If you take the time to perform each of these tasks the night before, you’ll find they can be completed relatively quickly, opening up more time in the morning when you are fresh to ‘get on with your day’.

Plus, as an added bonus, it clarifies where your day is going and what you are going to do that day. Think about it, how often does the cancer of inertia start to creep into your mind before the day even starts? How often does “decision fatigue” cause inertia to creep into the recesses of your mind and before you know it, it owns your entire thought process?

Let’s nip the cancer of inertia in the bud. When your mind is racing the night before, you are going to write out your tasks for the day in as much detail as you can. This will allow you to have a to-do list in front of you in the morning when your mind is fresh. You can then use that fresh morning mind to organize that to-do list into a nice orderly day!

Now, a word on the cancer of inertia and it’s carcinogenic copilot… decision fatigue.

Roy F. Baumeister, social psychologist and author of Willpower: Rediscovering the Greatest Human Strength, defined decision fatigue as the fog that comes over you when you’re faced with too many decisions to make. If you’re inundated with decisions, even small ones, the stress of deciding begins to add up. Before you know it, you’ve used all your mental energy trying to decide what socks to wear to work or which gas station to fill your car at before you get there, and you’ve left yourself with few reserves to help you with the decisions and choices that actually matter.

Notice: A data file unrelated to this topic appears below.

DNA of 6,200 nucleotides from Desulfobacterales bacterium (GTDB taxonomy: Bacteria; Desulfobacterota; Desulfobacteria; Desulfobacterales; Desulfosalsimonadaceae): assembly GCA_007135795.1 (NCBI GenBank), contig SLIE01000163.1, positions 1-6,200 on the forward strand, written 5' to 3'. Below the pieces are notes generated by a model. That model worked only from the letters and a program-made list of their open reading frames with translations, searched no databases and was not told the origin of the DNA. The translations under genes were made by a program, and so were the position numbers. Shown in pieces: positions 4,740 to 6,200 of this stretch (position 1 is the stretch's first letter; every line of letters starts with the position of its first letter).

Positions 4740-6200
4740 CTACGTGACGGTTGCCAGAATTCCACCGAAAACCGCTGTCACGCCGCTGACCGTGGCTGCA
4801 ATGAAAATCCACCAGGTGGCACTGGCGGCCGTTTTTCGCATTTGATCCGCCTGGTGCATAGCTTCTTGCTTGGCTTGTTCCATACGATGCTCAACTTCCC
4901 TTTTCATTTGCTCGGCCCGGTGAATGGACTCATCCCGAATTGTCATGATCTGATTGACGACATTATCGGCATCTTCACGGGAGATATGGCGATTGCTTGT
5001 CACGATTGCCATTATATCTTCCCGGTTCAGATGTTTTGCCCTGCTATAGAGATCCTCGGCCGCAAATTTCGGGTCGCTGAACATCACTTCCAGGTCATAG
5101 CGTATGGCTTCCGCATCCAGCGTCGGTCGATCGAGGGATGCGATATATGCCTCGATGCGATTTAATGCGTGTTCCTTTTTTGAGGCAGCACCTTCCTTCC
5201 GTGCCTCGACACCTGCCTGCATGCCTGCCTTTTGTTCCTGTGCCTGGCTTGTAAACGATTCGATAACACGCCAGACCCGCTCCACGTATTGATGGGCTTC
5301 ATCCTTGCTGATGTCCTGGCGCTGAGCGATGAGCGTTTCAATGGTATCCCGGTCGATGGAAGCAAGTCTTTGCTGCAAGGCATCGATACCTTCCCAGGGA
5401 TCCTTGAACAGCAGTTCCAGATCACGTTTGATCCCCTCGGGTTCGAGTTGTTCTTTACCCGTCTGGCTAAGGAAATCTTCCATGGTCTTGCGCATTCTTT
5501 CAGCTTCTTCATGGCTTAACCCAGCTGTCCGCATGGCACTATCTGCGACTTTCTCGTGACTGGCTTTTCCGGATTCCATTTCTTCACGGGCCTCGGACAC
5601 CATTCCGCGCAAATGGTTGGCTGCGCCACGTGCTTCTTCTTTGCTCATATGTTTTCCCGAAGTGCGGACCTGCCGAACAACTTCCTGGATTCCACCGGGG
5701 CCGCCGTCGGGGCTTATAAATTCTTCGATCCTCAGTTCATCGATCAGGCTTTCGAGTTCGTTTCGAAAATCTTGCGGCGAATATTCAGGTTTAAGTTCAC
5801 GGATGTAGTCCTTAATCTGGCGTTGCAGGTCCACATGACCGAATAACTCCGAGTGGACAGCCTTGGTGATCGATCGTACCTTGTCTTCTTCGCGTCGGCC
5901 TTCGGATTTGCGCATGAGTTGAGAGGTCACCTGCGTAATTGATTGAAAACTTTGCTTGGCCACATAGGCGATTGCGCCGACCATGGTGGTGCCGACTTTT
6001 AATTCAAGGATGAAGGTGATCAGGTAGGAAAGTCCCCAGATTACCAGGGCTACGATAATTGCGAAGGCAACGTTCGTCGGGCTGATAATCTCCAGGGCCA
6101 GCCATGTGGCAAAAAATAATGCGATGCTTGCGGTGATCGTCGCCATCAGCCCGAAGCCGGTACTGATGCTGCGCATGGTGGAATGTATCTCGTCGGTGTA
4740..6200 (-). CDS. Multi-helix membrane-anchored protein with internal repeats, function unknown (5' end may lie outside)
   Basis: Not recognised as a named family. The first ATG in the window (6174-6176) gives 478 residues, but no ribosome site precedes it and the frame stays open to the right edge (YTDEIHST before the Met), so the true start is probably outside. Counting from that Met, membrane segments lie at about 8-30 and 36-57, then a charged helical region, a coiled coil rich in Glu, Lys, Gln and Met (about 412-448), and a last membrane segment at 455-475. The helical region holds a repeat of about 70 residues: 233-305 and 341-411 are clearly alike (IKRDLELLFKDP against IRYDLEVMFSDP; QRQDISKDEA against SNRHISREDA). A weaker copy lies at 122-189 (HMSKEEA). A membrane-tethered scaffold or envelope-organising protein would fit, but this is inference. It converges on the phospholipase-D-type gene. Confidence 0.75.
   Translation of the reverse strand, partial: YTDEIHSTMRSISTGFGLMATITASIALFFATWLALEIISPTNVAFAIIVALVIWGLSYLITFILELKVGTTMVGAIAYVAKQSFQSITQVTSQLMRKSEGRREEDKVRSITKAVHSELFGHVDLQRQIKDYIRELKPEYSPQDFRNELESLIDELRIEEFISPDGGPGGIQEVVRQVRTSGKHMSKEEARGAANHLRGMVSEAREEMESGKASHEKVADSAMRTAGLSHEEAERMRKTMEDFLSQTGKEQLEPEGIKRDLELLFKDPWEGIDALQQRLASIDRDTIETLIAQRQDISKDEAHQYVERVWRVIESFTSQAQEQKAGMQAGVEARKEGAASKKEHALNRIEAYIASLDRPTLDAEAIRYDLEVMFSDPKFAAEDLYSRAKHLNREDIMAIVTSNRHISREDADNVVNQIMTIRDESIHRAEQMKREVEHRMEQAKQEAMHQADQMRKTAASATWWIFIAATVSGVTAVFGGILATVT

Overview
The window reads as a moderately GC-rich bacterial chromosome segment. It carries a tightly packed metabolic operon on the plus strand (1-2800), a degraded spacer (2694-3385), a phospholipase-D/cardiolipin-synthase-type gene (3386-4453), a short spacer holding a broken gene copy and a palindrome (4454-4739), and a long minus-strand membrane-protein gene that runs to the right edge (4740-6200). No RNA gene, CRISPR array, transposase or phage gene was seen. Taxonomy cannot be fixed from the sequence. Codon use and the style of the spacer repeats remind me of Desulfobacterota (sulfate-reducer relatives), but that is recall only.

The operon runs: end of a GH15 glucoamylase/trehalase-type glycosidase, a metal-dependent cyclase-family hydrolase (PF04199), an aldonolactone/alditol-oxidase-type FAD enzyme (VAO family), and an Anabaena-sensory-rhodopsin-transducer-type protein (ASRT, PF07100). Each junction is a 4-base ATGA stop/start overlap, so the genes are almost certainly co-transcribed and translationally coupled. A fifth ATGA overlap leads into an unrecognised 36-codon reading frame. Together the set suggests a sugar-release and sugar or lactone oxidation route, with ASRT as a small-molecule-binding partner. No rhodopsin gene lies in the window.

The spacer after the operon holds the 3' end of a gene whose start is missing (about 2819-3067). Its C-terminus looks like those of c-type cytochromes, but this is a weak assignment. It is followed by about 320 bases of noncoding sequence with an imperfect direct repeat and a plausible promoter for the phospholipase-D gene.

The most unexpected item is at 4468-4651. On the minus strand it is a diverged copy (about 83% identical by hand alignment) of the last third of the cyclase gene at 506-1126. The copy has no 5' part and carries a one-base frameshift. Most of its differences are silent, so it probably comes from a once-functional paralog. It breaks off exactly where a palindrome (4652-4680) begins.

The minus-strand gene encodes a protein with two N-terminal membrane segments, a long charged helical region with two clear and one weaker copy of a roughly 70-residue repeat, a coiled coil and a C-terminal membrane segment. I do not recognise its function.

Decision fatigue is a term that was only recently coined. But it’s clear that it’s been clouding the mind of man for all time.

Think of someone like Marcus Aurelius and his life as the emperor. He had to lead troops into battle, hear appeals from citizens, preside over the senate, and deal with foreign governments. He had to make decisions all day, many of them literally a matter of life and death. This was his day, from the moment he woke up till the moment he went to sleep.

How did Marcus deal with all this? Let’s turn to his own words: “If you seek tranquility, do less.”

Henry David Thoreau said, “It is desirable that a man live in all respects so simply and prepared. Our life is frittered away by detail… simplify, simplify”.